Shades of Black Atheism #8: Mythology Lover, Vance Salley

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Although 38-year-old Vance Salley of North Carolina is an atheist now, that hasn’t always been the case. With an Islamic father and a Catholic-raised mother, there was confusion growing up. He says now that although he believed in a “higher power,” deist may have been the most accurate description of his beliefs until he reached the age of 15. It was at that time that he became interested in reading about Egyptian, Greek, and Norse mythology.

“I began to think, if this is what all of these people believed to be true and they worshipped these entities as immortal beings and now we know them not to be real, shouldn’t the same hold true for the mythical beings in the Bible? So there you have it, I just shed all of my ideas about a god or gods.”

His disbelief in the Biblical God was consistently reinforced by the following (These are excerpts from an essay Vance wrote about why he no longer believed):

Human Arrogance — There are over 50 sextillion (thats 50 with 21 zeros after it) stars in the obsevable universe. A large portion of those stars  have plantetary systems around them similar or not similar to ours. In short the universe is a HUGE place. Do you honestly think that if there was a supreme being he just so happened to pick this planet “in the backwoods and boondocks of the Milky Way” to base the whole creation from. And then to say “He created us in his image”? This is arrogance and vanity. 

“Emotional” God — If there were is a god that is supposed to be all-knowing and all-powerful, wouldn’t he be “bigger” than such human emotions as anger, jealousy, and revenge? Unfortunately, time and time again in the Bible, God has either “caught feelings” at something someone has done to him and decided to destroying men, women and children who had nothing to do with the offense but happened to live in the vicinity of said offense. “Grow up God quit being so sensitive!!”

“Racist” God — Throughout the Bible, God had certain groups of people that he liked and others that he cursed. Supposedly, Ham, the darkest of Noah’s sons was cursed. “Is God really that petty that he chooses certain people and doesn’t like others?”

“Pathetic Loser” God — He creates human beings with free will and dominion but tells them that they are to worship him? Why would an all-powerful being have to create creatures to worship him? Is he that much of a loser that he needs a boost for his self-esteem. Was he just lonely and needed someone to kiss his ass? If so then why not create a bunch of robots that did nothing but praise him all day?

“Magical Daddy” God — If you had never heard the story of Jesus Christ and I came up to you and told you that God came down from heaven and impregnated a virgin 14 year old girl who then gave birth to a baby who is actually God, grows up, does a bunch of miracles, gathers a following, is captured by the Romans, “sacrifices” himself for the good of our world and then comes backl in 3 days to go back to rule as God again in heaven you would probably say I’m crazy.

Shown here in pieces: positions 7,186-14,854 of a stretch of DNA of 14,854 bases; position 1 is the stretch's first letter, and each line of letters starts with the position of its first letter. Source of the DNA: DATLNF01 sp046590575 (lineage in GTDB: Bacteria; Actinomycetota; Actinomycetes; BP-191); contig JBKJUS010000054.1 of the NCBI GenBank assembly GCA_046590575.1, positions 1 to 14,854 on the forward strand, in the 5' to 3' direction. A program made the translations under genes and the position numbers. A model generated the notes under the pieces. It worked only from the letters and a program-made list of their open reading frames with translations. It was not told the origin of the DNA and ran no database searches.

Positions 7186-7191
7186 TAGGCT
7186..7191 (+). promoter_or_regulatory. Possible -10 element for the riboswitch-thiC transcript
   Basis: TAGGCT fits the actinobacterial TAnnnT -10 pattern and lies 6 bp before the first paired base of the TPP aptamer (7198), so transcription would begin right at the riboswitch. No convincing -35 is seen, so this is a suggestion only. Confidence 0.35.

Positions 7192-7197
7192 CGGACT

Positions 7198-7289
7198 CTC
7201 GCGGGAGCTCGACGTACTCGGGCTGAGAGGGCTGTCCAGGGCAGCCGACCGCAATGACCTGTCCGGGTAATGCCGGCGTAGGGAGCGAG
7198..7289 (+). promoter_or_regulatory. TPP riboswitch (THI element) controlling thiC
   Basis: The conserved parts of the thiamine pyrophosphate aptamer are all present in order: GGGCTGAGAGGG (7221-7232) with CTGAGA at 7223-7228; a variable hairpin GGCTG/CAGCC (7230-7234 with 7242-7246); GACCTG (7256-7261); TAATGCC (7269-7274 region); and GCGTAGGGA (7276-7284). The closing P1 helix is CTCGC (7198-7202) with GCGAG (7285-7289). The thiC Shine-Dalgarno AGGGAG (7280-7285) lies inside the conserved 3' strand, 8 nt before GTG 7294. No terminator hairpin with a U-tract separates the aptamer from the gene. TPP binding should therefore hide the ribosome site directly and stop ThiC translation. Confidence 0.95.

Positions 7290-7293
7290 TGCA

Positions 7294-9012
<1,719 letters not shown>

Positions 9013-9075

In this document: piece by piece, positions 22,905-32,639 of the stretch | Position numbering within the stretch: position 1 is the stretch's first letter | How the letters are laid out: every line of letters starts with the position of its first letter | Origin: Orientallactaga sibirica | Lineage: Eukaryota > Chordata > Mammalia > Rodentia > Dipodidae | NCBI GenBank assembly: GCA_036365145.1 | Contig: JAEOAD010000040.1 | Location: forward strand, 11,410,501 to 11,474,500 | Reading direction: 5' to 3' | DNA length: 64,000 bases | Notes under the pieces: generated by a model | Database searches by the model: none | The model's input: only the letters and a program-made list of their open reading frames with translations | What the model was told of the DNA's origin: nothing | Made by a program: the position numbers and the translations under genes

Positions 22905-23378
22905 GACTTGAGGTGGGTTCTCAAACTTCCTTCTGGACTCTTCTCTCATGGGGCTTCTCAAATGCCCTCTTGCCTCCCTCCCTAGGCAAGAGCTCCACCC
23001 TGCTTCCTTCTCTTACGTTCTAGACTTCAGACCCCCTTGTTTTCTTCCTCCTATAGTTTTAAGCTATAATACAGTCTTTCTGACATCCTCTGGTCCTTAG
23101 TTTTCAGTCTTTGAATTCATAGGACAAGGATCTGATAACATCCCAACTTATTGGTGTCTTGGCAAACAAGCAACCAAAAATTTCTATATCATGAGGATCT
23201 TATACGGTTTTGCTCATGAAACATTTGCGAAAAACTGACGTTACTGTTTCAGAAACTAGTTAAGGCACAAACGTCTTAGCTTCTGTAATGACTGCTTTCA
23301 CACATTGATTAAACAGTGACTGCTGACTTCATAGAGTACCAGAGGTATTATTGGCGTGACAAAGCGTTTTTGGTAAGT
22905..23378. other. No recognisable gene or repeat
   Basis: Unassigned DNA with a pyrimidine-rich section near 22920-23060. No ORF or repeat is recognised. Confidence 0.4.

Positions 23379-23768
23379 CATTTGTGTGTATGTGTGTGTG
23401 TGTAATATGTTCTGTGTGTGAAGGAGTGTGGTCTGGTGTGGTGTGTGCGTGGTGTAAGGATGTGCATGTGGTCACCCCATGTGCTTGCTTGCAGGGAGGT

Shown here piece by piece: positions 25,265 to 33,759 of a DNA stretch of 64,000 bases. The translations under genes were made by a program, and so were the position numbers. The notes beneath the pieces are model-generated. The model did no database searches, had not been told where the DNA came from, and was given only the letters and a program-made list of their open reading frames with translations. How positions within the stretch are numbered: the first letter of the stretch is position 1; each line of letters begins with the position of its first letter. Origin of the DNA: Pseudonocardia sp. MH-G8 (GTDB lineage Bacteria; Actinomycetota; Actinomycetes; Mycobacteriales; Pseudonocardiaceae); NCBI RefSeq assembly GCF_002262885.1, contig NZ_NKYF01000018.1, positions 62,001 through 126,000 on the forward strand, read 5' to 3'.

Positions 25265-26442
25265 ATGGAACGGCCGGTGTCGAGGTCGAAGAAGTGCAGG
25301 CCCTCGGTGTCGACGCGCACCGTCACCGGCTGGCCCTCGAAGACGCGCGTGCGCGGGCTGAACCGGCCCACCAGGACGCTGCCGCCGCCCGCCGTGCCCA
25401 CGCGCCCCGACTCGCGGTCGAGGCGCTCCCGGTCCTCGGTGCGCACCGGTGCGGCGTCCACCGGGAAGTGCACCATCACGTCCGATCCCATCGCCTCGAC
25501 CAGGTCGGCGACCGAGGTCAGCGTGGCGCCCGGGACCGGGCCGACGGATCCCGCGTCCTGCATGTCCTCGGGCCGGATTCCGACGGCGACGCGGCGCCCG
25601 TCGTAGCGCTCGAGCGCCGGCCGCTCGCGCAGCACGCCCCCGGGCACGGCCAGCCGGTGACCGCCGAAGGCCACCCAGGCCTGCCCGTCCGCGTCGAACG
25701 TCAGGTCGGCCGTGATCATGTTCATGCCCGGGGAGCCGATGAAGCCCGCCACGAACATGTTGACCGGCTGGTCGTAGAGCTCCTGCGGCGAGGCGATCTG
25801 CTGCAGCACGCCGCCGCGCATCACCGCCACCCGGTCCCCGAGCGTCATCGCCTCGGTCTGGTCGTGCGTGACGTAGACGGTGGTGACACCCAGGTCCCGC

Vance’s family knows that he is an atheist and, fortunately, they support his right to voice his viewpoints. “It would stand to reason that they would because as a family we are all kind of different when it comes to the idea of the supernatural.”

That being said, Vance recognizes that within the black community, such acceptance isn’t necessarily the norm. He went on to state that “the Black atheist experience is a little more complex than the white atheist experience. When you’re black and a nonbeliever you’re basically a minority within a minority. And you’re surrounded by people who are a lot less accepting of a person of non-faith. For some reason, faith in Jesus Christ in the black community is to some supposed to be a given.

“Everyone believes in God!!” is what you tend to hear. Most African-Americans are born into church life and raised in it without ever questioning what they are being told to believe. A friend of mine who is a believer told me that at her church one of the first things they tell children when they ask a question that might show the flaws in the Biblical doctrine is “Never question God or his plan” or “God works in mysterious ways so it is not for us to know why.” Grown people who are in charge of giving young minds information who would tell kids this is troubling to me.

Because of this and other reasons, he believes that the atheist community benefits from diversity focused secular, humanist, and atheist groups. Yes, blacks, women, and others fit inside the large well-established groups as well, but from time to time it’s okay to meet with people that you “connect with on the same level.”

Previous entries in this series include:

About Bridget R. Gaudette

Bridget R. Gaudette is the Executive Director of the Humanists of Florida Association and the Marketing & Grants Manager for Foundation Beyond Belief. Bridget was a contributor to the book, BlackNones, a book highlighting black atheist conversion stories and is currently writing a book, Grieving for the Living: Effects of Disownment in Adulthood.

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